Glasnow suffered no trips to the IL in 2020, which was a season known as hard on pitchers’ health. Having surpassed that milestone, there is reason to believe that Glasnow couldn’t be both healthy and more effective in 2021. Firstly, since receiving a clean bill of health in September of 2019, Glasnow is pitching in the high 90s on his already highly effective fastball more consistently.
Harkening back to the metrics of Barrel%, K% and BB%, if you add Barrel% and BB% together and then subtract K% from them, you get a neat, little back of the napkin stat for pitcher effectiveness. Proving the general accuracy of this quick calculation you will find that 19 of the Top 20 pitchers in “Barrel+BB-K” in 2020 had an ERA under four. The only pitcher not to have that distinction was Glasnow.
Michael Simione from Fangraphs would argue that Glasnow’s inflated runs allowed were a product of leaving too many pitches over the middle of the plate, however I’m not sure how effectual that really was.
Admittedly, Glasnow could do more to not live in the middle of the plate. He tied for 73rd best out of the 100 pitchers who pitched 44 innings in 2020 in meatball% (its exactly what it sounds like). That’s not very good, but here are some of the names at the same or a worse rate on that list: Gerrit Cole (73rd, 2.84 ERA), Taijuan Walker (77th, 2.70 ERA), and Clayton Kershaw (dead last!, 2.16 ERA).
I’m not so sure it was the balls in the middle of the plate that did him in. Further, Glasnow’s Barrel% was a little high at 7.7% (just above the median of 7.3%), but mostly he suffered the same fate as Gibson. His HR/FB rate was 23.4%, a full and unsustainable 9 points higher than the league average while Tampa’s Tropicana Field came 23rd in Home Run Factor. Given the situation, pitchers giving up homers on a quarter of their flyballs aren’t going to continue to do so and consequently are going to begin to give up fewer runs.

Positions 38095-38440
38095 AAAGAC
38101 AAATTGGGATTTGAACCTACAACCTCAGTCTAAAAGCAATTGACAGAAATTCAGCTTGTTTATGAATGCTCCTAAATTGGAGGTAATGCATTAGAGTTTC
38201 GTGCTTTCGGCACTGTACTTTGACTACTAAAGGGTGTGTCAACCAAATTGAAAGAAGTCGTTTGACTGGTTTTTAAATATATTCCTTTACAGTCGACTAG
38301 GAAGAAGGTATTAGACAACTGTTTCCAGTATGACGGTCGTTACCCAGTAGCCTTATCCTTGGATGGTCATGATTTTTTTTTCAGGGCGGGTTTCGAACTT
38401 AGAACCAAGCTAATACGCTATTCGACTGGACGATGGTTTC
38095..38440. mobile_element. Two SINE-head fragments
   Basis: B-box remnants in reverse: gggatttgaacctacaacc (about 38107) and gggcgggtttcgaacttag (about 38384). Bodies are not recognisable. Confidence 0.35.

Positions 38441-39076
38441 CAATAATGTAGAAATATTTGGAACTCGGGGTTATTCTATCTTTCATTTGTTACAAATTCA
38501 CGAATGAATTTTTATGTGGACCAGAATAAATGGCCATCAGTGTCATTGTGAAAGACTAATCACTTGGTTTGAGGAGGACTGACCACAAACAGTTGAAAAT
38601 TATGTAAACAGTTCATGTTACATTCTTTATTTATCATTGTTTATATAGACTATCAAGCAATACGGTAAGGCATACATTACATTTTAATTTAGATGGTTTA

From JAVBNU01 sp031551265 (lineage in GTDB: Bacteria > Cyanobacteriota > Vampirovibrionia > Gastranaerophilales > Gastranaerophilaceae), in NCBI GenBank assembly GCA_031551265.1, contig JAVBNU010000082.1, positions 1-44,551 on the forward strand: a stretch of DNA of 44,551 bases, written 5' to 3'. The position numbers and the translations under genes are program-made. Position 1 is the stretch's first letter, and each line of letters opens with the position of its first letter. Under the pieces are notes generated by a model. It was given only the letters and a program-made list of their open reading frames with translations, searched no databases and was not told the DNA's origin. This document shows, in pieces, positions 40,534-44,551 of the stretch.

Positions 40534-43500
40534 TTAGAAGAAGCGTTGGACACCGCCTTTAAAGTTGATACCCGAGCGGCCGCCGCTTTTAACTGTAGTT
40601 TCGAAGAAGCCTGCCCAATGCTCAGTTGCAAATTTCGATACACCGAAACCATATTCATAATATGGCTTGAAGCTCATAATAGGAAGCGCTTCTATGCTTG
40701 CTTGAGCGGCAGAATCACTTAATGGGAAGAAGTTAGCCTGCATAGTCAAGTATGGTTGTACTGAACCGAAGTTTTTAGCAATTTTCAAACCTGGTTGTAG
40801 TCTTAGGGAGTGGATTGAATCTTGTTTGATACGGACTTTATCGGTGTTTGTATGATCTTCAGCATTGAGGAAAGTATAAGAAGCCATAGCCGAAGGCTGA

Lastly, while Glasnow may live in the middle of the plate a little bit too much, he also knows how to live on the edge. Throughout his entire career, his percentage of pitches on the edges of the strike zone have been above the average (42.6% for his career vs the 39.3% league average). We can then surmise that he absolutely pounds the strike zone, and he does it with a fastball that has new life since he’s become healthy and a curveball that’s drop ranks in the top 13% of the league in both of the last two seasons. His stuff is just too good for him to keep struggling, particularly when he is around the plate so much. There’s absolutely a lot to like about Glasnow in 2021 as the Rays will be more dependent on him to be on top of his game after the trade of former Cy Young Award Winner Blake Snell.
2. Luis Castillo, Cincinnati Reds
2020 Basic Statline: 4-6 70.0 IP 3.21 ERA 1.23 WHIP
If Gibson is the pitcher on our list that had the worst 2020, then Castillo is easily the entry that had the best season. In his third full season in the Majors, he posted the best ERA of his short career while being part of a pitching staff that helped propel Cincinnati to the playoffs.
Castillo enters his first year of arbitration in 2021 and will do so not just with an increased paycheck, but increased responsibility. At this time, it seems that 2020 NL Cy Young Award winner Trevor Bauer will not be returning to Cincinnati’s rotation, opening the need for either Castillo (if they hold onto him) or Sonny Gray to step up as the team’s ace in what is likely a low ceiling but deep NL Central division.
Castillo may very well be poised to make another leap in 2021 though. 13 starting pitchers in 2020 rated above average in Barrel%, K% and BB%. Castillo was among that thirteen. His Barrel% was a miniscule 4.5% (7.3% is average) which was good for 10th amongst pitchers with at least 44 IP.
Conversely, his BABIP was .329. That was tied for 11th WORST among pitchers with 44 IP. In short, Castillo did his part. He limited the type of hard contact that is most guaranteed to lead to base hits and home runs, and for his efforts he was not rewarded whatsoever. For that reason and for the fact that the only season in which Castillo’s Barrel% was higher than the median was his first full year in the Majors, we can only surmise that some of the hits Castillo allowed were bad circumstance. Expect those circumstances to change and for the number of baserunners and scoring opportunities against the Cincinnati right-hander to lessen.